Police brutality lersch and mieczkowski found that

Info icon This preview shows pages 6–7. Sign up to view the full content.

View Full Document Right Arrow Icon
Police Brutality Lersch and Mieczkowski Found that about 7% of police were chronic offenders--they accounted for 33% of all incidents. They tended to be the younger and less experienced officers. This study did not find that incidents were racially motivated. Deadly force: intentional use of a firearm or other instrument resulting in a high probability of death Number of citizens killed by police per year is between 300-500. Although, some consider this an underestimate. James Fyfe NYC shootings over a 5 year period Police most likely to shoot suspects who were armed and with whom they became involved in violent confrontations African Americans were more likely to be armed and be involved in violent confrontations (controlling for these factors made the race police killing relationship disappear) Fyfe also found that African American officers almost twice as likely than white officers to shoot citizens This is explained by the fact that African American officers work and live in high crime, high violence areas. In addition, they are more likely to be line officers and not administrators. Non –deadly force What to do when faced with uncooperative citizen? Use of physical force to ensure cooperation –when is it reasonable? Use of non-deadly weapon –tasers? Dealing with police brutality Police review boards External review boards Civil suits Police Corruption Knapp commission (1970’s) Grass eaters-accept payoffs and freebies when their everyday duties place them in a position to be solicited by the public Meat eaters –aggressively misuse police power for personal gain by demanding bribes, threatening legal action or cooperating with criminals Most corrupt police fall in the category of grass eaters Other ways of categorizing police corruption Internal corruption –Chicago police conspired to sell brand new police cars to other offices for profit Active criminality –two NYC police officers sold witness files to the mafia
Image of page 6

Info icon This preview has intentionally blurred sections. Sign up to view the full version.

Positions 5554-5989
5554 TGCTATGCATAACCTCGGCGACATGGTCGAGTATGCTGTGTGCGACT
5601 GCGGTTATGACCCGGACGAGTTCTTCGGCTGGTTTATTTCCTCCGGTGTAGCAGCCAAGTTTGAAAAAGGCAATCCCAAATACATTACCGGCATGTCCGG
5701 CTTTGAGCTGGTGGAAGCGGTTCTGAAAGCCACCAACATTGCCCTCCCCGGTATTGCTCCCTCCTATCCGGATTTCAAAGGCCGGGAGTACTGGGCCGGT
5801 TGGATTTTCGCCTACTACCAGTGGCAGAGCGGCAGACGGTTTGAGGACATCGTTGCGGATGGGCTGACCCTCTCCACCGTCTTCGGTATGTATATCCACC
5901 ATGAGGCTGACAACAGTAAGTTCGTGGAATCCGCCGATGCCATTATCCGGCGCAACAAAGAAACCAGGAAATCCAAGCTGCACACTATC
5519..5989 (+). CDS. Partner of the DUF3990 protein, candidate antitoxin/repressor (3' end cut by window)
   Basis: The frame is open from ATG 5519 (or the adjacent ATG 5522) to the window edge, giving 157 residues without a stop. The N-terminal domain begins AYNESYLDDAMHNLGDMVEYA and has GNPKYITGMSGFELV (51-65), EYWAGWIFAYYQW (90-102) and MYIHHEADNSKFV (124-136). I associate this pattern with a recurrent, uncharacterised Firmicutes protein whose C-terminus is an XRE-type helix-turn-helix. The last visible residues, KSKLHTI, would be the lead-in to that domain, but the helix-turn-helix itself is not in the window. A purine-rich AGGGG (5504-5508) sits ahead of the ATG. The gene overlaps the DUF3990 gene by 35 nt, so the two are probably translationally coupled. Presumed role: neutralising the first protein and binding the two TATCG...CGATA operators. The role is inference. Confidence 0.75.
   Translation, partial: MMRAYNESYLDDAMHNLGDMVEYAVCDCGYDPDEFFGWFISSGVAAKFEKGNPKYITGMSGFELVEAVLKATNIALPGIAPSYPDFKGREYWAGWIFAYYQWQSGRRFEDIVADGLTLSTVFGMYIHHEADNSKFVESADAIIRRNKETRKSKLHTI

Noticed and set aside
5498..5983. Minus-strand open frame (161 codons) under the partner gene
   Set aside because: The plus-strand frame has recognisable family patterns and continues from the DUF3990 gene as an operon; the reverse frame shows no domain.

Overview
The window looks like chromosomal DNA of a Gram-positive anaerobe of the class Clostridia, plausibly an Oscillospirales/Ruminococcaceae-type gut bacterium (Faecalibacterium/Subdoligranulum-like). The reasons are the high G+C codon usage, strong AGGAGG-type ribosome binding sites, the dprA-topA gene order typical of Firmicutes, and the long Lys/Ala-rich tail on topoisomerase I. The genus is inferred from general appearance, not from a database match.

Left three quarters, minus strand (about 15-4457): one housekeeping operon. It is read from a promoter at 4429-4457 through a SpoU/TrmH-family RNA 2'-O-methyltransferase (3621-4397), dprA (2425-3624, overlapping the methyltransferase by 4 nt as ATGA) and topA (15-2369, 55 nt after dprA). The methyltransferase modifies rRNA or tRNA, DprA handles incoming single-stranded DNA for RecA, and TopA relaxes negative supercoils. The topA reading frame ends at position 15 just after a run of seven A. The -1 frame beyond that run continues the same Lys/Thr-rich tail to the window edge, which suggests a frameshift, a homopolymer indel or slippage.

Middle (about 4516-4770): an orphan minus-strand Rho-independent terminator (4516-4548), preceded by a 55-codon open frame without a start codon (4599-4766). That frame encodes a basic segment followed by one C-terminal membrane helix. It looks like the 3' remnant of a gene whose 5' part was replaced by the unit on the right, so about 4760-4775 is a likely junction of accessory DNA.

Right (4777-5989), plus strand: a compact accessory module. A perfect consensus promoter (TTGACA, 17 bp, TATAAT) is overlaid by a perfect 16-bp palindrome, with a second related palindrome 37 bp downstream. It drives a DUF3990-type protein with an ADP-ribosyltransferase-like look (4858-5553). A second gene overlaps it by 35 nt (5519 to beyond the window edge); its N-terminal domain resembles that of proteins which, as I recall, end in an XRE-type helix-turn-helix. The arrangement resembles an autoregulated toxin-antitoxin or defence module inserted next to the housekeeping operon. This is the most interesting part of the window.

View Full Document Right Arrow Icon
Roots of police misbehavior Possible explanations Selection effect –those who are attracted to policing share some attributes that make them more likely to behave in problematic way. Training effect –police are either not adequately trained or their training emphasizes the wrong values either on purpose or inadvertently. The nature of the job leads to problematic behavior Selection effect Background of police officers in the past Lower education Immigrant Military More likely to be intolerant of others Less likely to have people skills More likely to be authoritarian Early studies confirmed that police recruits were more likely to have “authoritarian tendencies than average male of similar age” Training effect Found that the military-like police academy training caused new recruits to be more likely to voice authoritarian attitudes and be more cynical about policing
Image of page 7
This is the end of the preview. Sign up to access the rest of the document.

{[ snackBarMessage ]}

What students are saying

  • Left Quote Icon

    As a current student on this bumpy collegiate pathway, I stumbled upon Course Hero, where I can find study resources for nearly all my courses, get online help from tutors 24/7, and even share my old projects, papers, and lecture notes with other students.

    Student Picture

    Kiran Temple University Fox School of Business ‘17, Course Hero Intern

  • Left Quote Icon

    I cannot even describe how much Course Hero helped me this summer. It’s truly become something I can always rely on and help me. In the end, I was not only able to survive summer classes, but I was able to thrive thanks to Course Hero.

    Student Picture

    Dana University of Pennsylvania ‘17, Course Hero Intern

  • Left Quote Icon

    The ability to access any university’s resources through Course Hero proved invaluable in my case. I was behind on Tulane coursework and actually used UCLA’s materials to help me move forward and get everything together on time.

    Student Picture

    Jill Tulane University ‘16, Course Hero Intern